With the last confirmed patient having tested negative for the virus for the second time in a row, the WHO declared an end to the outbreak on Sunday…. “People weren’t moving around in the way they were during the West African outbreak,” says Anne Rimoin from the University of California Los Angeles, who has worked in the DRC for 15 years. “So it was a very small outbreak in and of itself.” (Also: Nature)

Doctors want to end life support for fatally ill baby | Los Angeles Times

“I think it is in all of our interests to have doctors who are solemnly committed to the core commitment of medicine: Do no harm,” said Dr. James Hynds, senior clinical ethicist at the UCLA Health Ethics Center.

Good monsoons are a curse for India’s school-going children | Quartz

With plentiful rainfall, children turn into farm hands instead of attending school, the study shows. This, in turn, drags down test scores and learning outcomes, researchers Manisha Shah of the University of California, Los Angeles, and Bryce Millett Steinberg of Brown University have found.

SpaceX’s Dragon has returned to Earth | Los Angeles Daily News

“It has tremendous implications for humans with respect to long-term space travel or habitation,” said UCLA Dr. Chia Soo, who is leading the NELL-1 study. “If it can work for microgravity-related bone loss, then it could have increased use for patients one day on Earth who have bone loss from trauma or aging.”

Getting dirty can act as natural antidepressant | Reader’s Digest

It’s true that there are many different factors that can lead to depression. “This is one potential mechanism,” says Emeran A. Mayer, a gastroenterologist and neuroscientist at the University of California-Los Angeles and author of “The Mind-Gut Connection.” “If you grow up in an environment where you are exposed to a lot of environmental microbes, it is protective against a lot of chronic disease … possibly depression for a subset of people.”

When 3 presidents died July 4, Americans saw God's work | Los Angeles Times

“People interpreted their deaths in a religious manner,” said Michael Meranze, a U.S. history professor at UCLA. “It was clearly taken symbolically as both the birth and growth of the early republic.”

Federal judge blocks proposed California gun law | KPCC-FM’s “Take Two”

“Any new gun control law is going to be challenged by gun rights advocacy groups — in this case, the California Rifle and Pistol Association, which is the NRA’s California affiliate,” said UCLA’s Adam Winkler. (Audio download)

How to keep skin looking young | Los Angeles Times

We checked in with a handful of experts, including Dr. Gregory Henderson, a dermatologist and clinical instructor in dermatology at UCLA, in our search for answers…. “Mud therapy,” says Henderson, “is an ancient tradition and historically has been used for inflammatory skin conditions such as eczema and psoriasis.”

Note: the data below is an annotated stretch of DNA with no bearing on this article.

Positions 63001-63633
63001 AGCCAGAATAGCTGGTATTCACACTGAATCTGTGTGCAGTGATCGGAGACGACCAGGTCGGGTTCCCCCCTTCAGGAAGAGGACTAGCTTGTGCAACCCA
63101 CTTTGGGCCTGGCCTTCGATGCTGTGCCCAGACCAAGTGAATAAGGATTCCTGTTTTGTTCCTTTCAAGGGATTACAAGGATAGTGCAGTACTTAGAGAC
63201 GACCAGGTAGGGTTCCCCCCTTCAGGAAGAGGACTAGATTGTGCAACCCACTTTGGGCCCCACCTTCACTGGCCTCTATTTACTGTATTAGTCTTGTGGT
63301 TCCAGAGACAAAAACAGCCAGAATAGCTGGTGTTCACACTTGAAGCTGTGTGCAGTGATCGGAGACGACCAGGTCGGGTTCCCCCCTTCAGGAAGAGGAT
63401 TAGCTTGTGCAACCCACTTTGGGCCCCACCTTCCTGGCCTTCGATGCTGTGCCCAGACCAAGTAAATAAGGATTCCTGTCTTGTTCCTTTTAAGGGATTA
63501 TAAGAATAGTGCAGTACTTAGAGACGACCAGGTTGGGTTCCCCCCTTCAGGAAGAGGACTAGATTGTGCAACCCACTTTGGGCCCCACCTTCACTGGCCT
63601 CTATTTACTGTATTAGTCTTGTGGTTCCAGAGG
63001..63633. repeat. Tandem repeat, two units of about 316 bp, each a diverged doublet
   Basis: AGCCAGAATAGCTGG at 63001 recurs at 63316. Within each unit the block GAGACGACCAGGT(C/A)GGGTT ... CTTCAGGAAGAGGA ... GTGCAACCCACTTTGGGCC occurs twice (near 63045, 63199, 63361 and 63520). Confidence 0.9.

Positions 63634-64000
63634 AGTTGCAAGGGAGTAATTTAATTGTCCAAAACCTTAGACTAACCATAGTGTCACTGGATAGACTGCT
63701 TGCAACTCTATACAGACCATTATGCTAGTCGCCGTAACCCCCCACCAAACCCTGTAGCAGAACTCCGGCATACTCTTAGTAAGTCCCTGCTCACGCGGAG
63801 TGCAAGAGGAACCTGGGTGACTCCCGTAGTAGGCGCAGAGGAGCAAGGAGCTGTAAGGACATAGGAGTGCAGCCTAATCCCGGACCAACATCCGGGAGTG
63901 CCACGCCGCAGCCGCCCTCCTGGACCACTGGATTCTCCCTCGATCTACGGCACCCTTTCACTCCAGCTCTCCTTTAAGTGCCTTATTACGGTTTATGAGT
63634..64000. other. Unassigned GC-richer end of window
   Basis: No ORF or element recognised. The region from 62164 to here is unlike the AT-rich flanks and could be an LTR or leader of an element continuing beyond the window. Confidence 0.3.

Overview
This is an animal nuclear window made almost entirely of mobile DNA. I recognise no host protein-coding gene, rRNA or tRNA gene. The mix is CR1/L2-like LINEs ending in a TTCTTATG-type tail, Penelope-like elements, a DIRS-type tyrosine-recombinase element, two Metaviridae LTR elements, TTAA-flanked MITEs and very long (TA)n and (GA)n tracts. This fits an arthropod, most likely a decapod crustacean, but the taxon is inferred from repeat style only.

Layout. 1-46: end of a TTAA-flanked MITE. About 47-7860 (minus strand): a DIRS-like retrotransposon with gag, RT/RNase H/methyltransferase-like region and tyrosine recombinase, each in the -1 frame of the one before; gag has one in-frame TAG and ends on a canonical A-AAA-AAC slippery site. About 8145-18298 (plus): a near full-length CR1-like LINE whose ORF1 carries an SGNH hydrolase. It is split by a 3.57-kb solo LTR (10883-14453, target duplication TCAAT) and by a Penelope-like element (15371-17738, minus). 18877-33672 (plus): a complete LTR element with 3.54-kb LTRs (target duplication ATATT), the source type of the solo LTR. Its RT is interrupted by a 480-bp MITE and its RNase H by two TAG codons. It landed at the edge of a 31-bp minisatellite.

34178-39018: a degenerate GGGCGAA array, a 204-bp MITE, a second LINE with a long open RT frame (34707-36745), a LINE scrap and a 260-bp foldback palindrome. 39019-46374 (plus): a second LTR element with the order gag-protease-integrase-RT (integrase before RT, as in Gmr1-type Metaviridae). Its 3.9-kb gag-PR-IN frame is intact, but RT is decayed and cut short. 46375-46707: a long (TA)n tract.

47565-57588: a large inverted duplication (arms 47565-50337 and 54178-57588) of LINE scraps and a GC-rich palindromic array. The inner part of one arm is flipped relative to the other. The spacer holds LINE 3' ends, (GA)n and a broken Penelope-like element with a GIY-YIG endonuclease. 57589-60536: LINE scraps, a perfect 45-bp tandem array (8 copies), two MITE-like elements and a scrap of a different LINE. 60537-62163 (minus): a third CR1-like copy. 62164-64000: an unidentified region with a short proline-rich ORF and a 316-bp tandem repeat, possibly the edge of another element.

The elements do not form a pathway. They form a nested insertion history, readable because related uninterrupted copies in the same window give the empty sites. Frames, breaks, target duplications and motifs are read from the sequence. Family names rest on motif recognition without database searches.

Lessons from a decade of Apple influence in medicine | Ars Technica

Armed with mobile devices brimming with medical resources, students’ comprehension can click into place as they’re doing clinical rotations. That’s really where they learn “the final complex of social and biomedical knowledge, management, and judgment they need to deal with clinical problems,” [UCLA’s Robert] Trelease notes. “A lot about being a physician depends on experience.”

The truth about being politically fluid | Refinery 29

[UCLA’s Terri] Anderson points to Maslow’s Hierarchy of Needs, a cornerstone of modern psychology: The need to belong and become part of a group comes immediately after our life-sustaining basic needs — like food, water, and safety. “Even though our culture tells us that the most important thing is to be a unique individual,” she says, “Maslow tells us that belonging needs come before self-actualization needs.”

Helium should be recycled | Nature

Stuart Brown, a physicist at the University of California, Los Angeles, testified at a congressional subcommittee hearing in Washington, D.C., on June 21 that rising prices and unstable supplies are having a detrimental effect on research — leading, for example, to scientists hiring fewer staff in order to pay their helium bills, or abandoning altogether research areas that require liquid helium.

Anderson blasts “X-Files” for lack of women behind camera | Huffington Post

“It’s not a very encouraging analysis,” Darnell Hunt, director of UCLA’s Ralph J. Bunche Center for African American Studies, told Variety. “Given the fact that things currently have a long way to go, if what you’re looking forward to for the next season in many of the categories isn’t exceeding what’s already there, there’s little to no prospect for progress.”

Media Contact